How to grow eggplant

They may look tough, but eggplants play nice, and with the right amount of TLC they keep on giving.

By Mat Pember
They may look tough, but eggplants play nice, and with the right amount of TLC, says Mat Pember, they just keep on giving.
Post-silly season, you may well be a little strung out, but the vegetable patch isn't suffering from any such New Year hangover. In fact, the party is just warming up and, if your patch has yet to reach full capacity, there are still a few vegetables left on the invite list. Eggplant is one variety that really knows how to get its groove on in the summer heat.
Sometimes, just by looking at a plant you can tell it copes well under duress, and eggplant is a formidable-looking vegetable. The plant's tough leaves grow broad, effectively shielding the soil beneath against overheating, the fruit itself has dark, leathery skin and the annoying spikes on its neck seem to announce inedibility.
Let the timing of the season help you determine which variety of eggplant to grow. Long thin varieties, such as Lebanese, develop earlier than large round varieties and cope better earlier in the season, so choose accordingly. It's a good idea to stagger planting for a prolonged harvesting period.
Growing eggplant happens easily in the summer garden, particularly in an A-grade position in the sun. Prepare free-draining soil mixed with growth-boosting nitrogen before planting. Compost or a handful of chook-manure pellets, or both, should do the trick and plant seedlings 30 centimetres apart; mature plants need closer to 60 centimetres, but planting extra seedlings will mean more survivors.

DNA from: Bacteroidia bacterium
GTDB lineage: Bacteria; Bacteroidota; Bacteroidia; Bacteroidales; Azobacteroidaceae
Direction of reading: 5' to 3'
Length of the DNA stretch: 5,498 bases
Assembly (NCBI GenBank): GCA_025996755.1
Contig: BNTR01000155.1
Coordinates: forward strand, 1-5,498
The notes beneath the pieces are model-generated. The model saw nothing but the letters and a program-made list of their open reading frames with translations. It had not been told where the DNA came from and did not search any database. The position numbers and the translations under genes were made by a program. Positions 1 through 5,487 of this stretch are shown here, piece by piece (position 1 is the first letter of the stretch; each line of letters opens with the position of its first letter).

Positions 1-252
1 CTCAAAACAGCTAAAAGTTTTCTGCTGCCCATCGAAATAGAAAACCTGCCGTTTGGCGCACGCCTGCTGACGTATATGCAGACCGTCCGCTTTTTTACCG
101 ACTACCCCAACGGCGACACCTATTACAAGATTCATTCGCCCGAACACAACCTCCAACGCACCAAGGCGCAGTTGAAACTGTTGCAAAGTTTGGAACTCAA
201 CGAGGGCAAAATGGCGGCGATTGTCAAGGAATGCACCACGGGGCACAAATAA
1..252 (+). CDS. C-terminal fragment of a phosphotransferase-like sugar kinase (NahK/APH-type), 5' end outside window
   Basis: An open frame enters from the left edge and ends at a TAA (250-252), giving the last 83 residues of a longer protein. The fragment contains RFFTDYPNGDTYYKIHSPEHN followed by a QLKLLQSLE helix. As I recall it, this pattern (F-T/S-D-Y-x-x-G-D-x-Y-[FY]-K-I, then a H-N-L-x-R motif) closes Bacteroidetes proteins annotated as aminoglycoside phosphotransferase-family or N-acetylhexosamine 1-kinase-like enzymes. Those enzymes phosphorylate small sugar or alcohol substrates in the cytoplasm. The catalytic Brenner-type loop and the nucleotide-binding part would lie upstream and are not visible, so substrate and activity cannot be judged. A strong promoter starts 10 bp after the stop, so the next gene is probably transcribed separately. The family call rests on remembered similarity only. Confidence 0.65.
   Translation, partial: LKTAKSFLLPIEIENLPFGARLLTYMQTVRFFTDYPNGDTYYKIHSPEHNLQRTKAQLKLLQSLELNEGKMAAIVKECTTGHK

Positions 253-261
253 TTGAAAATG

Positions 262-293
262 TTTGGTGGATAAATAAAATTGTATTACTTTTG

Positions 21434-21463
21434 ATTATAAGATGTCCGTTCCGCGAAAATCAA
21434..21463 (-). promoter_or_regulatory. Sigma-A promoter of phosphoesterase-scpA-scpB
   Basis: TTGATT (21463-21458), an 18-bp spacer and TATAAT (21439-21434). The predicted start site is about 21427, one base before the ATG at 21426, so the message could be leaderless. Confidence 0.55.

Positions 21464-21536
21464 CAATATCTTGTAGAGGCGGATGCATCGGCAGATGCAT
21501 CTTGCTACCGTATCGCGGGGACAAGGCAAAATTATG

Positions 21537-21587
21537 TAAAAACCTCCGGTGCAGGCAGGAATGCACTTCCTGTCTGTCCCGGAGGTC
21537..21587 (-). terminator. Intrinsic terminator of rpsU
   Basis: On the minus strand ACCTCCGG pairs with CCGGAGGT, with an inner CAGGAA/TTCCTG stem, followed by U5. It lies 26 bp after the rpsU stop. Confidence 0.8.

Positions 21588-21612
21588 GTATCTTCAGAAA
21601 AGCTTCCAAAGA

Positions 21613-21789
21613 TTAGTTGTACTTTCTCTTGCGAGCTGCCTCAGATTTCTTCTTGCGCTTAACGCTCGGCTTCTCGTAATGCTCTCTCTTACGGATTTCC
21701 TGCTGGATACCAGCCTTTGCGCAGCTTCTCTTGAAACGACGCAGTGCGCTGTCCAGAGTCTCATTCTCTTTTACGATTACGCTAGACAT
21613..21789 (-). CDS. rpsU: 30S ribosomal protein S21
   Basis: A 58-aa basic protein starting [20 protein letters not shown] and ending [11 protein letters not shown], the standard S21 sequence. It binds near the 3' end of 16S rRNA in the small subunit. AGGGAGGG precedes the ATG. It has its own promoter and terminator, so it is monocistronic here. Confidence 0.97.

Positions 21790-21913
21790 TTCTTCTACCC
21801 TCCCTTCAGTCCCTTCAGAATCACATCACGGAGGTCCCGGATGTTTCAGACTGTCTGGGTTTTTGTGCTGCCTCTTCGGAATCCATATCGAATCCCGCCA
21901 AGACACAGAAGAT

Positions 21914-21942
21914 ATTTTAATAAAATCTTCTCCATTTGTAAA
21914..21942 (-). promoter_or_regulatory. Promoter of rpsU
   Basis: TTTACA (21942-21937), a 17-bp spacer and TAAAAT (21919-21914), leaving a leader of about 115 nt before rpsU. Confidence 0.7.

Seedlings will need water every day; twice a day if the temperature is above 30C. If you need to water in the heat of the day, direct the flow around the root area rather than over the foliage, which would be burnt in the strong sun.
Given that it's summer, plants will appreciate mulching immediately. Use a mulch that provides nutrition as it breaks down and apply around two to five centimetres in depth (see below). If your eggplants are exposed to wind, the root zone could be damaged, so consider installing protection in the form of a windbreak or by staking the plants.
At four to six weeks, thin the patch if necessary, but healthy seedlings should be established. Reduce watering to three to four times a week, but for longer so the moisture penetrates deep into the patch. This will encourage the roots to reach further for a drink and ultimately help a stronger plant to develop.
Soon after, your plants will begin to form fruit, growing out from the purple flowers which are surrounded by protective spikes. Eggplants differ from others in the Solanaceae family - which includes tomatoes, capsicums and chillies - in that they develop their colour immediately. So, in terms of determining ripeness, look for glossy firm fruit; if you press your eggplant and it bounces back, that's a good sign. If it doesn't spring back, the flesh is likely to be aerated and bitter. You can look for signs of ripeness in the flesh, too. If you cut into an eggplant and discover it has next to no seeds, it's probably too young, while older fruit will have large, brownish seeds that have separated from the flesh. Here, we apply the Goldilocks principle - that is, somewhere in between is just right. Small, slightly yellow seeds surrounded by flesh mean the eggplant is at the ideal ripeness.
When harvesting, use scissors for a cleaner cut rather than twisting the eggplant loose, and wear gloves to protect your hands from the spikes (and cursing). Picking fruit frees the plant's energy to put into the remaining fruit and developing more flowers, so harvest regularly to promote production.
In warm regions, and even temperate climates, eggplants can be pruned back to the bones once they've finished fruiting and left in-ground. Next season they'll give back, bigger, better and stronger.
Mat Pember is co-founder of The Little Veggie Patch Co.